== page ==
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Cannibalism, amputees, Jason Mamoa, and a Cult leader / DJ called The Dream, who lures people into a false sense of sanctity played by Keanu Reeves.

Throw in a dash Giovani Ribisi’s quirkiness and Jim Carrey playing an estranged hermit living on the outer rim and you have all the ingredients that take up Ana Lily Armipour’s sophomore outing following A Girl Walks Home Alone At Night.

Both The Bad Batch and Armipour’s previous effort deal with isolation and the notion of the outsider struggling to fit into a post-apocalyptic world.

In this instance, The Bad Batch sees Arlen (Suki Waterhouse) as our protagonist, forced to suffer an early ordeal at the hands of a family of cannibals living by their own means in a desert landscape.

In what feels like a deviation from what the trailer and film write-up had promised, Arlen soon resolves her predicament albeit with the loss of her arm and leg on her road to recovery.

And therein lies the beginning of a series of thinly-veiled metaphors that are riddled throughout the movie.

One could forgive this, if the plot line was strong enough to carry you through buy even this falls on the light side, so much so that the films failings become even more noticeable.

Not that it doesn’t have some strong points. Armipour certainly has a strong eye for creating some visual imagery from Arlen’s pop-culture style shorts to The Dream’s trance-like rhythms. Plus, you know, the whole Jason Mamoa brooding thing.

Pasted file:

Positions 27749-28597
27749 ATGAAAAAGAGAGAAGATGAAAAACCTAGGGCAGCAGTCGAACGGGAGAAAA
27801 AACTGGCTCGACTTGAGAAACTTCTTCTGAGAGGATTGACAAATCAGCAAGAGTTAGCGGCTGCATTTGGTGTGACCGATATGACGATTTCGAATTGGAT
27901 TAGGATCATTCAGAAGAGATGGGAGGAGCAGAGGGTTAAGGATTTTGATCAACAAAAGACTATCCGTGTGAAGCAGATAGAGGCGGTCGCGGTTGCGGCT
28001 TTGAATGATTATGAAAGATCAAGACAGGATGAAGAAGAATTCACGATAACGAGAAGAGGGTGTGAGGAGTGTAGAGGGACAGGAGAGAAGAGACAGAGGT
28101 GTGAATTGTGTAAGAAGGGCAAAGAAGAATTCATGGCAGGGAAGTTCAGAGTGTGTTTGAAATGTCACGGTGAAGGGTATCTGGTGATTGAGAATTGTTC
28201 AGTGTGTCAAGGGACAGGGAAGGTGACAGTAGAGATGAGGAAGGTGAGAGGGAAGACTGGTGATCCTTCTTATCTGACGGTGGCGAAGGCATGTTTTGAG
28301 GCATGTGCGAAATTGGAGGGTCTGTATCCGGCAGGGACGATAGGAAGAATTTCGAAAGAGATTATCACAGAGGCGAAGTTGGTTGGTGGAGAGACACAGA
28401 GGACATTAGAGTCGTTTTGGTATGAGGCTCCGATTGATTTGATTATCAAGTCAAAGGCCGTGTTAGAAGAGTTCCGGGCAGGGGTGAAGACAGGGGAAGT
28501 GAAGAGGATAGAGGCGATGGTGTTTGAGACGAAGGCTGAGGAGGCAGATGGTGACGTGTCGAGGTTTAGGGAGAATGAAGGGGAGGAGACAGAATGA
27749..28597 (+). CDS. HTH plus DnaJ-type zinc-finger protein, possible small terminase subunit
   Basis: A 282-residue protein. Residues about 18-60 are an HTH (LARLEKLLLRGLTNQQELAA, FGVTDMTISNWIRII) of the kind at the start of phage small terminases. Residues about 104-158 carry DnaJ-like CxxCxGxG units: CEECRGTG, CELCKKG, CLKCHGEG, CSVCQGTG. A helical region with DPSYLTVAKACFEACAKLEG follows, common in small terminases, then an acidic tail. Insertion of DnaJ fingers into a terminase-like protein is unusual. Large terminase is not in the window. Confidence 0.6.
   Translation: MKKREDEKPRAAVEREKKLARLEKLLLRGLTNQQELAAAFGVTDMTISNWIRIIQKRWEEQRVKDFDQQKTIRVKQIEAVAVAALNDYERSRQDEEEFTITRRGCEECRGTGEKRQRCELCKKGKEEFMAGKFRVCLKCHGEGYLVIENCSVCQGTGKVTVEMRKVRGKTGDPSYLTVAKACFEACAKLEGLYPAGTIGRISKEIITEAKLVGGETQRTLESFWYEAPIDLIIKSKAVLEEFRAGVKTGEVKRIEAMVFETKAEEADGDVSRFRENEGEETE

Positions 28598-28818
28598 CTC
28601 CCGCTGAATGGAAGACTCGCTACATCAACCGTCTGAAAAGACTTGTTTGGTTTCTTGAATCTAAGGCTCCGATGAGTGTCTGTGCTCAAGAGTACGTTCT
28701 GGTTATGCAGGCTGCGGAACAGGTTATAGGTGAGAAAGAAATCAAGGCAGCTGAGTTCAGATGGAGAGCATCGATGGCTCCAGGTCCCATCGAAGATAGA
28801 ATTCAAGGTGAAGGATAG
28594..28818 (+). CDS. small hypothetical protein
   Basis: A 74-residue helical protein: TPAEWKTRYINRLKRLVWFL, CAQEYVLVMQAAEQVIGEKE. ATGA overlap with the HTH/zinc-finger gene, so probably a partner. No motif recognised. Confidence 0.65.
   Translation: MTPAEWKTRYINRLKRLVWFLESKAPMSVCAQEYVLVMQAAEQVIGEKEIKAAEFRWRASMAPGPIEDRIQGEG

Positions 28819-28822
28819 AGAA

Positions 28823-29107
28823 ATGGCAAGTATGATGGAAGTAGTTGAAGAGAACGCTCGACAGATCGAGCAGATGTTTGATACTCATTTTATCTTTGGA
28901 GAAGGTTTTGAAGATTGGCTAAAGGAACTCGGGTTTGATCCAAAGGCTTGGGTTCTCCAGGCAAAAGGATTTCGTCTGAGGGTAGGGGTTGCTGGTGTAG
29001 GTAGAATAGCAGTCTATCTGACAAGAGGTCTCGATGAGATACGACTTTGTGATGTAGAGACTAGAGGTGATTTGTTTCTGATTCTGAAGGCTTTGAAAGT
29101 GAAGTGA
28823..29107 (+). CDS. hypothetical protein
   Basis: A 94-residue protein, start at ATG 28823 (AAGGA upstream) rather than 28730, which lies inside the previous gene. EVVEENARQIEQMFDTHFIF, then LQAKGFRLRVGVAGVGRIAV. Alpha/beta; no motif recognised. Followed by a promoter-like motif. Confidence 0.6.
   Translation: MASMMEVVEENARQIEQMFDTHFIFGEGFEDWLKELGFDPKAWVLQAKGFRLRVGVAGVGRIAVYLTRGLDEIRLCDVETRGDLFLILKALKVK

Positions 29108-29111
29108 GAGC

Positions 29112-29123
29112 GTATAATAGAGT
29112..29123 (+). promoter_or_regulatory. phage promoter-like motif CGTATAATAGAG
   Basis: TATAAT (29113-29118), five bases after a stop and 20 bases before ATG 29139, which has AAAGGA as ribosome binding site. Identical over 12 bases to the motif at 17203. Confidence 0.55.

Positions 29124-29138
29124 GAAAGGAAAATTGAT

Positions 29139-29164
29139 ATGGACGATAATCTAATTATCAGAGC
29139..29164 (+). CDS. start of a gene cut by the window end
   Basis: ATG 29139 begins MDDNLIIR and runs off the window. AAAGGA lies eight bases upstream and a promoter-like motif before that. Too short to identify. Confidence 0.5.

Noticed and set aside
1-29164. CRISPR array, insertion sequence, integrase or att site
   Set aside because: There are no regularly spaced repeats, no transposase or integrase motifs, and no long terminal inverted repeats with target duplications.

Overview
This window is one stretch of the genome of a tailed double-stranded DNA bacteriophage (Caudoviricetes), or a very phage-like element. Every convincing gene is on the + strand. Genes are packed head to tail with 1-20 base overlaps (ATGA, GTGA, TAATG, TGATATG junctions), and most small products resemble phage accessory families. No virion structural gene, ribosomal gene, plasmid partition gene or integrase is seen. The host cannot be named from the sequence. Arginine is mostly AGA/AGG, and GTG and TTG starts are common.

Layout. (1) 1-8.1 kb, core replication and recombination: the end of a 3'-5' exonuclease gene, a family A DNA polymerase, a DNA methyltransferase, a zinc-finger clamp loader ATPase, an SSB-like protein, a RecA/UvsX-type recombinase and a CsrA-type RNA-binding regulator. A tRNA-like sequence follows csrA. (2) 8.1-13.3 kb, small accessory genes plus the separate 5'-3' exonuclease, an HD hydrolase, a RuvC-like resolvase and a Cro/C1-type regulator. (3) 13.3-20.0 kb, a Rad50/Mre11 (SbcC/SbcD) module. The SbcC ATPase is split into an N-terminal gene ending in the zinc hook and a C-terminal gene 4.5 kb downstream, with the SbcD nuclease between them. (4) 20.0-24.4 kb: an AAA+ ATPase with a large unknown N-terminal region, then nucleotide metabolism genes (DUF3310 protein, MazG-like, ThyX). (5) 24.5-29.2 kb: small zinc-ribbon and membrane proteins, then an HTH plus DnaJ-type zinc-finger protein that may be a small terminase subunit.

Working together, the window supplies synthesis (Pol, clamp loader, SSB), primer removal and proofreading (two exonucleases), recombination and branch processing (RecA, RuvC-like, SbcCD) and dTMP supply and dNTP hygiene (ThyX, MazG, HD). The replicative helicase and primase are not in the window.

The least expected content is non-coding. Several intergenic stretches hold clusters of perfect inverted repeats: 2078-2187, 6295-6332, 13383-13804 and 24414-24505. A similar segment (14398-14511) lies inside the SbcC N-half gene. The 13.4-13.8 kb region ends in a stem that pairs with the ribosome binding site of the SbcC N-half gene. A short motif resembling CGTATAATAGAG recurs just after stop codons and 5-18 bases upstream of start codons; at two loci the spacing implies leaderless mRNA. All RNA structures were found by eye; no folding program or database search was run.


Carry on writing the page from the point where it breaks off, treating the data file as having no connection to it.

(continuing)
Whilst part of me really wanted to like like this film, because I genuinely like Armipour’s style and strongly believe that she is a talent to watch with a keen eye, ultimately  The Bad Batch struggles and much like Arlen limps its way to finding a conclusion or a way to ‘fit-in’.

Having said that, I don’t believe the movie needs to bow to conformity.

In doing so would go against the grain of the filmmakers vision.

With a little more time though, Armipour could well have crafted a stronger narrative that would have continued her unique style and story.

Instead it comes across as a unfinished symphony a half thought, waiting to be voiced with any sense of clarity as we’re left trailing like a tumbleweed in the wind.

  • Paul Farrell